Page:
Mary, a mother of two, is doing the ironing one Saturday morning when she feels something on her shoulder. It’s the beginning of a series of events that will change things for ever. For every one.
A re-imagining of Everyman, one of the oldest stories in English drama, Jo Clifford’s bold and haunting play tells a deeply emotional and warmly funny story of a voyage into the heart of living – and of what it means to lose the people we love.
Every One was first performed at the Royal Lyceum, Edinburgh, in 2010, and was revived in a new production by Chris Goode & Company at Battersea Arts Centre, London, in 2016.
'astonishing... an open wound of a play... a work of cathartic brilliance'
'Powerfully effective… slippery but devastating'
'A quietly radical reworking of Everyman… deeply compassionate'
'A big rollercoaster ride through the responsibilities we have to ourselves, our family, and the wider world'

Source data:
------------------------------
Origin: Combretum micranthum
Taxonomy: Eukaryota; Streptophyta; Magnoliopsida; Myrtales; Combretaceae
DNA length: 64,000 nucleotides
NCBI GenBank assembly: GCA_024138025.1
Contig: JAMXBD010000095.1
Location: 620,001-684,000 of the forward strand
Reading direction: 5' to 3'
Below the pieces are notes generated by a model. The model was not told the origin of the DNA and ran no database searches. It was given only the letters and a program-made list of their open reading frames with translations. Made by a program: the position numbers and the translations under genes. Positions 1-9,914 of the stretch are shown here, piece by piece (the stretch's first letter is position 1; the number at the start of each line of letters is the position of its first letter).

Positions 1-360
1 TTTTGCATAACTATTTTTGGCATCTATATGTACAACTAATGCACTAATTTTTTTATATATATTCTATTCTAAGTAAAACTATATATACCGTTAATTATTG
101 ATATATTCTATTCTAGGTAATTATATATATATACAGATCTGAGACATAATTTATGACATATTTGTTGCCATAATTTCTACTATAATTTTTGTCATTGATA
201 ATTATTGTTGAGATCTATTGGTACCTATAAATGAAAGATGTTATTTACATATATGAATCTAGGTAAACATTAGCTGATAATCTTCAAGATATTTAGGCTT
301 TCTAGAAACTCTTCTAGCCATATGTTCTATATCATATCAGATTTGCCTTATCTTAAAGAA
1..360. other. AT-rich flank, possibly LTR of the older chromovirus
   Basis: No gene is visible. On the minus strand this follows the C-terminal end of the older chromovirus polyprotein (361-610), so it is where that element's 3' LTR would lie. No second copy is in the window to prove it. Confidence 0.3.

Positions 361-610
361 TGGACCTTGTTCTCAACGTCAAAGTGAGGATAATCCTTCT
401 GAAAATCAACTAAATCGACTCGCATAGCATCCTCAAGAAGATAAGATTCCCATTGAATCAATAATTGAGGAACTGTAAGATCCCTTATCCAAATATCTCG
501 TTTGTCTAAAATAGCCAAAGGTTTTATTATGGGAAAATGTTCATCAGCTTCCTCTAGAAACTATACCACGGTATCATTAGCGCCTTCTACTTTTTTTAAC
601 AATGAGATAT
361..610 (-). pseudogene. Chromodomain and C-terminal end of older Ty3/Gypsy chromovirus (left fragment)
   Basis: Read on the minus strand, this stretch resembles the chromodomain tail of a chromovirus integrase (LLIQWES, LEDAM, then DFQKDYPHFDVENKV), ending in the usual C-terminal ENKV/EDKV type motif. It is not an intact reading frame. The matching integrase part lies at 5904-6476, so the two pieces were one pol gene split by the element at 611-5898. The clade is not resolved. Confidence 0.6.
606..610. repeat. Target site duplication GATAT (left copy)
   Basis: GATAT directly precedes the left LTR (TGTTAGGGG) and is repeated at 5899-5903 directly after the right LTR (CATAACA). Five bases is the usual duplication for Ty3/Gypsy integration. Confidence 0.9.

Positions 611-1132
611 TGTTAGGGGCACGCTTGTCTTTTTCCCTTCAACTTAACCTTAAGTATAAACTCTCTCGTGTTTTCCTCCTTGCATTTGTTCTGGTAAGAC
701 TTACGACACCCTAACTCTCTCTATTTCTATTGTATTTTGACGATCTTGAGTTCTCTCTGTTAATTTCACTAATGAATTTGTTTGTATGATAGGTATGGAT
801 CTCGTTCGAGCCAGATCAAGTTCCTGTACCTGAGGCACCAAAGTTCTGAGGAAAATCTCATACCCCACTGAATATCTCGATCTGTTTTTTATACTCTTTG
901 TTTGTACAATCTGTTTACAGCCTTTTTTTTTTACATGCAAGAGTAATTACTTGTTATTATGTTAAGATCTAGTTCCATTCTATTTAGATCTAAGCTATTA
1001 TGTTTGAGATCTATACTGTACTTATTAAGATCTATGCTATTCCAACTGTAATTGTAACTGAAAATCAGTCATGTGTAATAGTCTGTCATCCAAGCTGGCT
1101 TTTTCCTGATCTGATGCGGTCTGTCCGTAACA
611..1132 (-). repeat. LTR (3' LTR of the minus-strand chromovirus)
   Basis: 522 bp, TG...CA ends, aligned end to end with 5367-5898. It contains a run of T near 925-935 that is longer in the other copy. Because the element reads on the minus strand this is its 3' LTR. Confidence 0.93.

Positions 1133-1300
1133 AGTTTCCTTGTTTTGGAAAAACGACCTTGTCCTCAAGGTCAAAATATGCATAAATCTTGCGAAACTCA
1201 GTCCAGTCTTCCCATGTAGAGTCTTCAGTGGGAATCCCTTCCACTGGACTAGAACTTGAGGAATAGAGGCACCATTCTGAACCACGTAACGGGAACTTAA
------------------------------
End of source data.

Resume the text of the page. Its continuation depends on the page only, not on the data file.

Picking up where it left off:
Jo Clifford (formerly known as John Clifford) is an award-winning playwright, translator, poet and performer, who has also worked as a journalist and academic. She was instrumental in establishing the reputation of the Traverse Theatre Company in the 1980s.
She is the author of about eighty plays, many of which have been performed all over the world. They include: Losing Venice, Every One, Faust and The Tree of Knowledge. Her adaptation of Charles Dickens's Great Expectations makes her the first openly transgendered woman playwright to have had a play on in London’s West End.